Stop worrying, start trusting
I can sing with John Denver, ‘Thank God I’m a country boy! My childhood was spent in the districts of Terang Victoria and Colac Victoria. In both places my father was a farmer and my mother the home-carer and heart of the home. As a farmer, Dad kept cows and pigs, and grew onions, potatoes and peas. Humanly speaking, life was a gamble. In some years he grew bumper crops. But so did other farmers, and then the price of produce dropped. In other years, drought or disease ruined the crops. There was nothing much to sell. Things got so bad one year that Mum had to sell her most precious and useful wedding present, an electric Singer sewing machine, on which she used to make most of the family clothes.
What amazed me more than what happened was their failure to worry about the future. Why didn’t they worry? How did they stay so calm and happy, cheerful and funny, no matter what? Because they kept trusting in God’s goodness and care for them and for their family of eight children! They lived the gospel words of Jesus: ‘Your heavenly father knows all you need … So do not worry about tomorrow; tomorrow will take care of itself.’ And it did!
But if my parents were not, as the saying goes, ‘worry warts’, like many other people I myself tend to worry. By disposition and by temperament many of us seem to be natural worriers, even when there’s nothing much to worry about. How and why do we become so anxious? And how can we stop worrying?
Survey after survey show that most worries people have are about their relationships with others, about money and possessions, about health, exams, and job security. But life and living are much more than any of these. It seems that anxious people are not thankful enough for the gift of life itself and for all the good things that have come their way. They have also become too preoccupied, and even obsessed at times, about what might happen in the future.
When one is anxious, it’s hard to pay attention to anything other than one’s anxiety. But worry is unproductive and useless. It gets us nowhere, and may even harm and injure our health. While it may be next to impossible to live a life without any fear and anxiety at all, we can reduce their hold over us.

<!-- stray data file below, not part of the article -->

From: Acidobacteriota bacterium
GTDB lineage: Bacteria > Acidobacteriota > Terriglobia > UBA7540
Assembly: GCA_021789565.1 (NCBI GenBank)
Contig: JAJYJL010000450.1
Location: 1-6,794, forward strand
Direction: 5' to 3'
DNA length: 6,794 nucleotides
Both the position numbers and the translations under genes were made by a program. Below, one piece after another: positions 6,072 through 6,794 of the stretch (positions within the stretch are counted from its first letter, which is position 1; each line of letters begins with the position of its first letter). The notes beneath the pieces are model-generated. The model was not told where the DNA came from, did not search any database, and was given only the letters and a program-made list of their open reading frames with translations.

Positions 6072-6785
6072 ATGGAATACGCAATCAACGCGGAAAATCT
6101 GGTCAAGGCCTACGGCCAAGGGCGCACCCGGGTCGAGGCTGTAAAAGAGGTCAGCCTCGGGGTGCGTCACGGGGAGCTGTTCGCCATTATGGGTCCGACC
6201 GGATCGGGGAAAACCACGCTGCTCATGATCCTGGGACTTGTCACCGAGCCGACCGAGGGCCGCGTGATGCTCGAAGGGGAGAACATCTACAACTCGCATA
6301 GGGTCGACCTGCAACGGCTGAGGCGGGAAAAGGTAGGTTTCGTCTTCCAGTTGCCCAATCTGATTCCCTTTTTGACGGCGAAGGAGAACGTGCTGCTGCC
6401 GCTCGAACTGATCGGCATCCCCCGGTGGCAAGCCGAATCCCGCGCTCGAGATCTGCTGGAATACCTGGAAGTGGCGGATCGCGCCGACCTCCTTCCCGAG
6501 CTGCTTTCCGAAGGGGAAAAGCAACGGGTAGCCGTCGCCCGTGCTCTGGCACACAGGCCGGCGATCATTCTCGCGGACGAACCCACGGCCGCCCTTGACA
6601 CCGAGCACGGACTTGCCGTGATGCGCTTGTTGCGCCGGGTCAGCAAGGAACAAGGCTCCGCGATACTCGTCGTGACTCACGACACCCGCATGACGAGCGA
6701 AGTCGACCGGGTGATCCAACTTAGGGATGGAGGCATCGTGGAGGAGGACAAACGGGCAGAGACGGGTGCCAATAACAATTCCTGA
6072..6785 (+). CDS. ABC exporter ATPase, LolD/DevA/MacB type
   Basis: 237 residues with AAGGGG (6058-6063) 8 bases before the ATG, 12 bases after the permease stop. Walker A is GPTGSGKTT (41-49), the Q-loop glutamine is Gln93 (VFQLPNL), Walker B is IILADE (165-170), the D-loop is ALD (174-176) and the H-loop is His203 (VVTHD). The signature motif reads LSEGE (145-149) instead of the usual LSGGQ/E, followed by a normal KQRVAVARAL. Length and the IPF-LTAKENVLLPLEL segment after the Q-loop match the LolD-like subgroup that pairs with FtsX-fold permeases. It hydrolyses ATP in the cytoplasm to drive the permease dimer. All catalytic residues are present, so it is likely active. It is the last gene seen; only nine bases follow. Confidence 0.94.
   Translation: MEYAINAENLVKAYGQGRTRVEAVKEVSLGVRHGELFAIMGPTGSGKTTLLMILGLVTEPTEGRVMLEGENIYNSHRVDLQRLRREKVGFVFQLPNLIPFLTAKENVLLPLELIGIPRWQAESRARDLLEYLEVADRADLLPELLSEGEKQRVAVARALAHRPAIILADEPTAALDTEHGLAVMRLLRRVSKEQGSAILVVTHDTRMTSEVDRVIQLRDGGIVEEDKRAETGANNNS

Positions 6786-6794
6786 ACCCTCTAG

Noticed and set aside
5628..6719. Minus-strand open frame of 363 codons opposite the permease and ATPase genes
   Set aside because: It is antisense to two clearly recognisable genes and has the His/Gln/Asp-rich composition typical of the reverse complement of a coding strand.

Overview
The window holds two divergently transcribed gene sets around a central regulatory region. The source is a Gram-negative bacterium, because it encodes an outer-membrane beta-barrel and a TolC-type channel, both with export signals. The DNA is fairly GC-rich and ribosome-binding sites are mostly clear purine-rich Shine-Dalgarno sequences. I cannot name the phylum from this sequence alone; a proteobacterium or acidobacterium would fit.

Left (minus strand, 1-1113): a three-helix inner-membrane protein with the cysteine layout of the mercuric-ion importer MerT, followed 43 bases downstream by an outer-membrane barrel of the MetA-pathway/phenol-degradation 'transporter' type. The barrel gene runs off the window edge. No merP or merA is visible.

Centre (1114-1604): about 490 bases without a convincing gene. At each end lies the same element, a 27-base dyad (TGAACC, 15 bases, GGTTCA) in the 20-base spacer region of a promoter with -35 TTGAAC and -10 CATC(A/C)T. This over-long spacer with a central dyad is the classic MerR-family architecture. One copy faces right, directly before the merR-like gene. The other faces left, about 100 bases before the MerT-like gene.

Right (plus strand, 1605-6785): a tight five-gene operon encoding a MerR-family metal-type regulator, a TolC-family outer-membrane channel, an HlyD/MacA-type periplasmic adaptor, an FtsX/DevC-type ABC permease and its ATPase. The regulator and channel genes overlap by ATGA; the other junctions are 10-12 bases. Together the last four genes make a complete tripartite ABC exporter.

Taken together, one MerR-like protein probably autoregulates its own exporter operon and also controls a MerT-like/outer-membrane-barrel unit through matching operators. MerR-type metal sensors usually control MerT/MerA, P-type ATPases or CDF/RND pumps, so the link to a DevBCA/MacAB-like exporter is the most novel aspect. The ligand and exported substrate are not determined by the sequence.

How can we do this? Jesus tells us how. Concentrate on doing all that God wants and on trusting God completely and we will rid our minds of worry and anxiety or at least reduce them. The other way is to live one day at a time, without worrying about the unknown future and about what in fact may never happen at all.
At its heart, worry is actually failure to trust in God, to trust in the everlasting and unconditional goodness and care of God, whom we know as both our Father and Mother. When, as Jesus did himself, we place our lives and future in God’s hands and ask for what we need just for now, we are like the birds of the air and the lilies of the field, that just get on with living.
We can then live every new moment of life just as it happens, and experience the strength that comes from trust in God as our King, Leader, Guide and Protector – at all times and in every situation. This is to follow the example of our Psalm today. God alone, we pray, is our rock, the rock of our strength. God is our stronghold, our fortress, our safety, our glory, and our deliverer. So, each of us my add with the Psalmist, ‘rest in God alone, my soul.’
St Augustine makes a wise suggestion about all this: ‘Entrust the past to God’s mercy,’ he says, ‘the present to his love, and the future to his providence.’ That, surely, is the way to peace, ongoing peace, even everlasting peace.